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In February of 2013, Daniel Pujol set out to write and record the follow-up to his debut album, 2012's United States of Being. Pujol and producer Doni Shroader set up shop in Mt. Juliet, TN at The Place: a suicide-prevention center for teens located in a strip mall.
They used largely borrowed and donated gear, recording every day from 5 p.m. until 6 a.m., all the while breaking down and setting up the temporary studio every day between office hours. Mixing took place during the building of Battletapes, a two car garage that was in the midst of being converted into an acoustically treated, professional grade tracking room; building permit, construction workers, and all.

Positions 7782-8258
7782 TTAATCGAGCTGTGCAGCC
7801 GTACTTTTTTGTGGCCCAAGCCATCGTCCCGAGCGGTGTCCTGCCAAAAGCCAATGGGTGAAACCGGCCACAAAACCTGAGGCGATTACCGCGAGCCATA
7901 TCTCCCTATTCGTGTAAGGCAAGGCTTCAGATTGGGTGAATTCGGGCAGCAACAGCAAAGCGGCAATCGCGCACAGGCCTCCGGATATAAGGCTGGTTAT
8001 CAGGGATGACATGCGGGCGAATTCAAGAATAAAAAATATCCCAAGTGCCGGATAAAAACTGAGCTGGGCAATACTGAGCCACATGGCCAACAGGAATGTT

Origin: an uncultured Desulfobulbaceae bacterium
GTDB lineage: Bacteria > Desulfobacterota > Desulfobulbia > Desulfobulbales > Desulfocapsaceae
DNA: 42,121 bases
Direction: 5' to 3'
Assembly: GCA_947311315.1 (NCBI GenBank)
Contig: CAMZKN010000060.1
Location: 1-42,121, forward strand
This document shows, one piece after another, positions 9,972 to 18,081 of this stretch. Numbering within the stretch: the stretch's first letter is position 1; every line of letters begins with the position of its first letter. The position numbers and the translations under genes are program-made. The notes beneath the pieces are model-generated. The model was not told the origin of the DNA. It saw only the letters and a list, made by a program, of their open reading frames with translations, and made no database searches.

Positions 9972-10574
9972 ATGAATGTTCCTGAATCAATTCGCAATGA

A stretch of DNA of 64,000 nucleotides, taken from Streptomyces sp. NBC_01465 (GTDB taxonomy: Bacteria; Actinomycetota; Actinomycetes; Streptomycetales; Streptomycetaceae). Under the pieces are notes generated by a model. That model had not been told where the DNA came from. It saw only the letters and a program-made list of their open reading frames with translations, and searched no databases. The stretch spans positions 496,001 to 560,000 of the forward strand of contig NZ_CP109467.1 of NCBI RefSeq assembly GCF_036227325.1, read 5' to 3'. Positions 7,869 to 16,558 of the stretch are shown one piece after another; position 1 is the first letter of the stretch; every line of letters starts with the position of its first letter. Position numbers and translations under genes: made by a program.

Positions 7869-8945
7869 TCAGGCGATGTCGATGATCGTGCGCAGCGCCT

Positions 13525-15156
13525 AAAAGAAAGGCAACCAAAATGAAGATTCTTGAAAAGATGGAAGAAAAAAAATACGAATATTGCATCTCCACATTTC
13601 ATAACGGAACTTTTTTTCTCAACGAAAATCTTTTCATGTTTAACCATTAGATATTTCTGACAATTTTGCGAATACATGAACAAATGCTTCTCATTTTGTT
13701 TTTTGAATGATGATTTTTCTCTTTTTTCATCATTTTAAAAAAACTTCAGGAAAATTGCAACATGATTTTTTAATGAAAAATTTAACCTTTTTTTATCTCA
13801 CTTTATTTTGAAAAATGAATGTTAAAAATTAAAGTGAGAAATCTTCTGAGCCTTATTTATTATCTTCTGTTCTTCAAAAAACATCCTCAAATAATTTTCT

Following four months of vampiric living and working around conflicting schedules/eccentricities (the band, the engineers, the sun), Daniel, Doni, and Battletapes had finished the album they had been working towards. Recording and mixing happened in a "non-location" where things were being built or set up, in order to work on the album, working around the obstacles the location presented.
In short: Puj kludged KLUDGE. A kludge is: "A clumsy or inelegant solution to a problem."
KLUDGE idiosyncratically captures life as it exists in our weird almost future world of flying robots, cancer from food, cell phone wire taps, metadata, $7.25ish minimum wage and $15.50 an hour endless choice buffets.
Yet, the album possesses that inherent sense of timelessness that exists in all great music, thanks to its combination of addictive fetching rock 'n' roll and Daniel Pujol's lyrical brilliance. The end result is more Malkmus than MacGyver, and proves yet again that Daniel Pujol is, first and foremost, a songwriter.